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Author Topic: Can you get off meds and live a normal life?  (Read 278 times)

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Offline radiance_94

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Can you get off meds and live a normal life?
« on: April 21, 2014, 07:58:53 PM »
Once you're on meds and have your anxiety under control, is it possible to get off of them and live a normal life? I'm thinking about trying meds out, but i'm very hesitant. I don't want to be dependent on meds for the rest of my life...i'm only 19. Is it even healthy for someone my age to be on antidepressants? My anxiety has gotten pretty bad recently, so I feel like I should give them a chance. I will of course consult my therapist first.   

And can someone explain the scientific process of how antidepressants work? I'm just really curious (i'm a bio major :)). Are there any harmful effects it can have on the brain?   
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Offline insights

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Re: Can you get off meds and live a normal life?
« Reply #1 on: April 21, 2014, 08:32:01 PM »
Once you're on meds and have your anxiety under control, is it possible to get off of them and live a normal life?

Perhaps. Anxiety disorders and depression can be chronic conditions which wax and wane, but never permanently go away. So you may need to take them from time to time. Antidepressants are not cures, but treatments, as are the psychotherapies.

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I don't want to be dependent on meds for the rest of my life...i'm only 19.

The usual recommendation is to stay on an antidepressant for a year and then wean off. If the anxiety keeps returning then there is an argument for staying on them permanently as there is growing evidence that antidepressants become progressively less effective every time they are stopped and restarted, requiring higher doses to achieve the previous level of control. They may also produce more severe, and sometimes different, initial side-effects. According to one study the odds of antidepressants working after each restart drops by nearly 20%. Note that this applies to all antidepressants, not just the one/s you've taken in the past.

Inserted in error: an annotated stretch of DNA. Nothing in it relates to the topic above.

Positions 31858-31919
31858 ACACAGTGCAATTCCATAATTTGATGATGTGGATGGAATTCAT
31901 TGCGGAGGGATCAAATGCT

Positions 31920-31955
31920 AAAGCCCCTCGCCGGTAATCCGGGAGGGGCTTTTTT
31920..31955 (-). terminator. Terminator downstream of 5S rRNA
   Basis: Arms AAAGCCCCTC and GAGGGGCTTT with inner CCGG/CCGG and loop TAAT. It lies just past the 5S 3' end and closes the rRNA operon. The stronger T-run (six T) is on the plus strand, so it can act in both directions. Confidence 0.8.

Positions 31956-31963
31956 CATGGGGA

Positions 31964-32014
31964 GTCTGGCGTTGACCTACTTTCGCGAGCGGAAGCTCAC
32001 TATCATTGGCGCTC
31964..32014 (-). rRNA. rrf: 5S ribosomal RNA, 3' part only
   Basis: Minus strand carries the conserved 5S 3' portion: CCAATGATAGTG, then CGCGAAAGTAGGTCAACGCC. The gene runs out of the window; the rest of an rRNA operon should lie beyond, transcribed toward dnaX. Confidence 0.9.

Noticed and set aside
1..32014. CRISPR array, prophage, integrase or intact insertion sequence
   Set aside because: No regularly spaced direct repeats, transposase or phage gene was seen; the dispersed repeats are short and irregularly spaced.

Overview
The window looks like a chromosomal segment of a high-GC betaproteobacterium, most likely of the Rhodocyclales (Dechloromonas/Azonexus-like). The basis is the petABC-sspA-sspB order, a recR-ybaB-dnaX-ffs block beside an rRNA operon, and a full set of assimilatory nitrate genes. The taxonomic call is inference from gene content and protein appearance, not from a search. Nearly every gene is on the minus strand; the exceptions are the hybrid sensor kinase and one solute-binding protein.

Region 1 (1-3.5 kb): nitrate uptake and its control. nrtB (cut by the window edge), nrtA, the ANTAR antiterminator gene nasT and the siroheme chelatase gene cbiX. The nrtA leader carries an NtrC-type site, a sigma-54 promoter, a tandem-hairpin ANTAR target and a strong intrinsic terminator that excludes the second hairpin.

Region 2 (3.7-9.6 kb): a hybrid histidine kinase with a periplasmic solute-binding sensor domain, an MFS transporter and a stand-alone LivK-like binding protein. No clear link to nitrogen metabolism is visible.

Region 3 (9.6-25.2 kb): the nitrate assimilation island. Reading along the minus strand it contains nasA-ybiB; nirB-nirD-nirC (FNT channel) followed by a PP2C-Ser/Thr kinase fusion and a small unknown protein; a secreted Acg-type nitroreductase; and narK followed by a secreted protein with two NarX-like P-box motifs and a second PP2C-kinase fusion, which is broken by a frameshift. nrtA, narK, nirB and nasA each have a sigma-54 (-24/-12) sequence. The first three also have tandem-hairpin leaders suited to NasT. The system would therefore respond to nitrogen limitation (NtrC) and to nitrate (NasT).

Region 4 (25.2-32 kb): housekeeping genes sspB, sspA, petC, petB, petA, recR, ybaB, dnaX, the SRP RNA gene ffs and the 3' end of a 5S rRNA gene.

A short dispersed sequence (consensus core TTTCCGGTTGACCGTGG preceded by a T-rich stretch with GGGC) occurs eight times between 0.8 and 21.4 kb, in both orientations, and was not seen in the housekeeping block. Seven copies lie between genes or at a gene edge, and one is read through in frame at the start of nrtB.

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And can someone explain the scientific process of how antidepressants work?

They work by encouraging the growth of new brain cells in the hippocampal regions of the brain to replace those killed off, or prevented from growing by chronic exposure to stress hormones, principally cortisol. They also strengthen connections between both individual cell and across brain regions, particularly parts of the Limbic system and the frontal lobes.

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Are there any harmful effects it can have on the brain?

No. I've been taking antidepressants almost continually for over 27 years and my brain hasn't turned to mush yet. There is some evidence that they may inhibit the growth of neural plaques linked to Alzheimer's disease. Most of the serotonergic antidepressants also 'thin' the blood which can reduce the incidence of heart disease and ischemic stroke.

Ian
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NOTE: I'm not a doctor, and particularly not yours, so there may be factors I'm unaware of. Therefore all advice is of a general nature and you should consult your doctor before following any of it, especially before changing med doses.

Offline radiance_94

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Re: Can you get off meds and live a normal life?
« Reply #2 on: April 26, 2014, 09:46:23 PM »
Thanks for the information :)
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Offline danilan80

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Re: Can you get off meds and live a normal life?
« Reply #3 on: April 30, 2014, 05:02:34 PM »
Hi! So I wanted to throw in my 2 cents because I am currently dealing with a sister who is going through a hard time and has the same concerns about taking meds as you do Radiance. I'm 33 yrs old and have been dealing with severe anxiety, panic disorder, clinical depression, and a touch of OCD since I was 9 yrs old. Mine comes in cycles every couple yrs or so when I get triggered by something. When the cycle starts up I begin therapy and start on meds. I usually do that for a year or 2 until I have been "stable" for quite some time and then I wean off of the meds. I have never had a problem weaning off, and I am usually good for a few yrs with no meds until the cycle starts up again. For me, meds, along with therapy and exercise have helped me tremendously throughout the last 18 yrs and are just a piece of the puzzle I need to recover during difficult times. I say give it a try and u can decide for yourself whether it is for you or not. Meds have helped so many of us, and it may help you too. Take care!! Hope things get better for you soon!!
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